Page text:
organised clots – has reduced compared to previous scan. No
free fluid in the abdomen. Gradually, patient improved
symptomatically, hence shifted out to ward after removing
catheter and CVP line. Patient was noted to have
discoloration over the left iliac fossa and left lumbar region
which was managed with ichthammol glycerine and
chymoral forte. Follow up USG abdomen: hematoma in the
perihepatic, perisplenic and periumbilical region shows
resolution and approximately measures 390ccc at present.
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May-Jun 2019
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International Journal of Trend in Scientific Research and Development (IJTSRD) @ www.ijtsrd.com eISSN: 2456-6470
Per operative findings: dense adhesions between the rectus
sheath and anterior abdominal wall. Both ovaries and tubes
were adherent to the posterior surface of the uterus. Bowel
adhesions were present to the posterior surface of uterus.
In the second and the third trimester of pregnancy, the
uterus occupies a major part of the abdominal cavity, and in
the supine position breathlessness and decreased blood
pressure (“supine hypotension syndrome”) are often
seen[3,4]. The expansion of intra-abdominal contents in the
form of fluid or tissue is the fundamental cause of increasing
IAP leading to the path physiology of IAH and ACS.
Pregnancy, with a growing fetus and the increases in intraabdominal fluid and tissue, could be considered a perfect
storm for the development of IAH/ACS. Due to baseline
increases in IAP, all critically ill obstetrical/gynecologic
patients should undergo vigilant IAP monitoring. As
intraabdominal pressure rises, progressive organ failure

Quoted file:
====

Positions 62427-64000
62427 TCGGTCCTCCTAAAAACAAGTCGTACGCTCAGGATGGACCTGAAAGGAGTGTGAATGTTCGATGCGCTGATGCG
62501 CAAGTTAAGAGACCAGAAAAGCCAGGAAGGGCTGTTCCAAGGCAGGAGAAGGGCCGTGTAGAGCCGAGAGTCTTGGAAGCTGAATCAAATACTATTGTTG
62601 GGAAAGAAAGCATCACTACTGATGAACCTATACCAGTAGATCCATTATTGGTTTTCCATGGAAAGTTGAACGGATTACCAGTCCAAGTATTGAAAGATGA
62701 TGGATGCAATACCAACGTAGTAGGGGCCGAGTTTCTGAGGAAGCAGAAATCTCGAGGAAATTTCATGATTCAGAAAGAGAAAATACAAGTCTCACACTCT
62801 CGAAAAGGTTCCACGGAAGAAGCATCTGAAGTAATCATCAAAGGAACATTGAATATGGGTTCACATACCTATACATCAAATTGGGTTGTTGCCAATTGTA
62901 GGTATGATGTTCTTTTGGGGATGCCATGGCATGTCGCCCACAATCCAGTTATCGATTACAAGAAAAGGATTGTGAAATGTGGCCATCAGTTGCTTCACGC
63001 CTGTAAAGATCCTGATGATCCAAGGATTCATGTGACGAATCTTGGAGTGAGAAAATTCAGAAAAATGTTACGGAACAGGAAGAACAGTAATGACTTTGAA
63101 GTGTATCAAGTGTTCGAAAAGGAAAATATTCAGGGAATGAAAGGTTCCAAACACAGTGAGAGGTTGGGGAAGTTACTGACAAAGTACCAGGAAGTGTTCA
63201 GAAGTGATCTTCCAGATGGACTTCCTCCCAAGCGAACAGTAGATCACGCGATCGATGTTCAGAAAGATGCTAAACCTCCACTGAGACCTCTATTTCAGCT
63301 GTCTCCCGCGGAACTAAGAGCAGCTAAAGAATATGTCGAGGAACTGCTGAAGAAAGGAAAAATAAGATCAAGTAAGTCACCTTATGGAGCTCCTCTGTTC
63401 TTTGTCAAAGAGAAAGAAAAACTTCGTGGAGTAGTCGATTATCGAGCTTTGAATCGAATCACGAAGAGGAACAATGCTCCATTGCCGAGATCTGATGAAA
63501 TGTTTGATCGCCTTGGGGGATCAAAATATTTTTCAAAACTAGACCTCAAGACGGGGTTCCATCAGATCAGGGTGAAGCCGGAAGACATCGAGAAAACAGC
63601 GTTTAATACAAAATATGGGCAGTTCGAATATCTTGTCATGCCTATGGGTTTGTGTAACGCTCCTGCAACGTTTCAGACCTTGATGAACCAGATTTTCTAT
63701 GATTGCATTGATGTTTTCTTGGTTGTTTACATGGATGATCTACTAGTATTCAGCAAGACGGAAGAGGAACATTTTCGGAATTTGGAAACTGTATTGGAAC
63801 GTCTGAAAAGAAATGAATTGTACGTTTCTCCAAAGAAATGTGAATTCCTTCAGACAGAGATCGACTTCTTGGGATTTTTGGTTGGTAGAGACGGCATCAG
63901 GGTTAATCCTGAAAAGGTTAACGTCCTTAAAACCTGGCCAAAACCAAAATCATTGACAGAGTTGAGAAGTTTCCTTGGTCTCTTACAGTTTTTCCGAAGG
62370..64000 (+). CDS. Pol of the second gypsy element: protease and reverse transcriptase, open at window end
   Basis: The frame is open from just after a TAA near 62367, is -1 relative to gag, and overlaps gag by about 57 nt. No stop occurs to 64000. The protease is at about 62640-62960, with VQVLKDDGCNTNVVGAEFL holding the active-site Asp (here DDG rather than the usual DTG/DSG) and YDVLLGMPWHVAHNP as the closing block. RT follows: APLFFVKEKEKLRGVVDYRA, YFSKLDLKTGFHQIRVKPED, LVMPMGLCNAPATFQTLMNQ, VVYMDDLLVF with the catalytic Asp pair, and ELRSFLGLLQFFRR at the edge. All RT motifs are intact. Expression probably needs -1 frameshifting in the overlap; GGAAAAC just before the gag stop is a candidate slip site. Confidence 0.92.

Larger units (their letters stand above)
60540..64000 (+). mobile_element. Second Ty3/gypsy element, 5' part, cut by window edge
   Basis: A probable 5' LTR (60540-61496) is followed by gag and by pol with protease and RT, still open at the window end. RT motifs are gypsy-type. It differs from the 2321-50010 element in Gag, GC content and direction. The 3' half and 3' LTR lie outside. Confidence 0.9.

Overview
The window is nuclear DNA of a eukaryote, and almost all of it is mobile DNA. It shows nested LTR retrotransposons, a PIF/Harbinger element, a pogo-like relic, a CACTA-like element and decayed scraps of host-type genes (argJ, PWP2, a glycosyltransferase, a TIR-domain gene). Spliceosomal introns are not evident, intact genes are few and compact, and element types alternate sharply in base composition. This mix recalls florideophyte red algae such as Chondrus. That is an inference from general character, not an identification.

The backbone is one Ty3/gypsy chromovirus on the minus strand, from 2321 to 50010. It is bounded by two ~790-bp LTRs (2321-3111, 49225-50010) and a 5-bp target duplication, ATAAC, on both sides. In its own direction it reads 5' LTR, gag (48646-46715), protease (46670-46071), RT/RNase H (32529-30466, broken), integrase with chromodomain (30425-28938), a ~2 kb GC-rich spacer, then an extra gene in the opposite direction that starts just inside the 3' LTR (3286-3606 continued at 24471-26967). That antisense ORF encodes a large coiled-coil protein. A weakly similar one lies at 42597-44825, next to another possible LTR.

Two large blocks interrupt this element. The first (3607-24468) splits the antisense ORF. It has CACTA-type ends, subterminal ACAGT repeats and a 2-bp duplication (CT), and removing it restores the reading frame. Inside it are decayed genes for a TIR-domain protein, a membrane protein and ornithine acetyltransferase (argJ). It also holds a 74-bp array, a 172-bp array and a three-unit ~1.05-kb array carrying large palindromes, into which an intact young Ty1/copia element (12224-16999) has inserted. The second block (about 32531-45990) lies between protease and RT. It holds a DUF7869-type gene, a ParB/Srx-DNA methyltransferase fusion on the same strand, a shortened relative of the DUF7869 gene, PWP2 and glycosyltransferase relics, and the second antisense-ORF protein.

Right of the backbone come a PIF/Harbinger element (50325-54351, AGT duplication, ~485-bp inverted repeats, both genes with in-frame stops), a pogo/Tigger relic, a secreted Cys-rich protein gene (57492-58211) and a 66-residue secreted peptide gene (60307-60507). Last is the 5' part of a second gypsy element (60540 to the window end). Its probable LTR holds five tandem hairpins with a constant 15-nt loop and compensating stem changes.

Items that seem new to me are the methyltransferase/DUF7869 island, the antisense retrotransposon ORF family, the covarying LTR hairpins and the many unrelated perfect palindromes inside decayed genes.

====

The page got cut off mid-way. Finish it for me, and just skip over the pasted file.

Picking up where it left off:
occurs. The kidneys and lungs are the most affected[5]. The
mortality rate associated with abdominal compartment
syndrome is significant, ranging between 60% and 70%[6,7,8].
At the cellular level of this syndrome, oxygen delivery is
impaired, leading to ischemia and anaerobic metabolism.
Vasoactive substances such as histamine and serotonin
increase endothelial permeability; further capillary leakage
impairs red cell transport; and ischemia worsens. As
pressure rises, abdominal compartment syndrome impairs
not only visceral organs but also the cardiovascular and the
pulmonary systems; it may also cause a decrease in cerebral
perfusion pressure. IAP can be easily monitored by
measuring bladder pressure. Cheatham et al found
abdominal perfusion pressure (APP) to be a much better
predictor of end-organ injury than lactate, pH, urine output,
or base deficit[9]. Therapy should include fluid resuscitation
and transfusion if needed, as well as surgical consultation. A
comprehensive, evidence-based approach to the
management of abdominal compartment syndrome that
includes early use of an open abdomen has been shown to
reduce mortality[10]. A group in Taiwan has used
laparoscopic decompression successfully in blunt abdominal
trauma patients who have an IAP of 25-35 cm H2O[11]. The
Unique Paper ID - IJTSRD23881
timely diagnosis and appropriate management of ACS in this
patient helped her to recover completely.
[1] Daniel De Backer. Abdominal compartment syndrome.
Crit Care 1999, 3:R103–R104
[2] Anaesthesiology Intensive Therapy 2015, vol. 47, no 3,
228–240 ISSN 0209–1712 10.5603/AIT.a2015.0021
[3] Chun R, Kirkpatrick AW: Intra-abdominal pressure,
Intra-abdominal hypertension, and pregnancy: a
review. Ann Intensive Care 2012; 2 (Suppl 1): S5. doi:
[4] Chun R, Baghirzada L, Tiruta C, Kirkpatrick AW:
Measurement of Intra-abdominal pressure in term
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135−139. doi: 10.1016/j.ijoa.2011.10.010
[5] Aashish Patel1 Chandana G. Lall S. Gregory Jenning.
Compartment Syndrome:189, November 2007
[6] Meldrum DR, Moore FA, Moore EE, Franciose RJ, Sauaia
A, Burch JM. Prospective characterization and selective
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[7] Tiwari A, Haq AI, Myint F, Hamilton G. Acute
compartment syndromes. Br J Surg 2002; 89:397–412
Eddy V, Nunn C, Morris JA Jr. Abdominal compartment
syndrome: the Nashville experience. Surg Clin North
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[9] Cheatham ML, White MW, Sagraves SG, et al.
Abdominal perfusion pressure: a superior parameter in
the assessment of intra-abdominal hypertension. J
Trauma. 2000 Oct. 49(4):621-6; discussion 626-7.
[10] Cheatham ML, Safcsak K. Is the evolving management
of intra-abdominal hypertension and abdominal
compartment syndrome improving survival?. Crit Care
Med. 2010 Feb. 38(2):402-7.
[11] Chen RJ, Fang JF, Lin BC, Kao JL. Laparoscopic
decompression of abdominal compartment syndrome
after blunt hepatic trauma. Surg Endosc. 2000 Oct.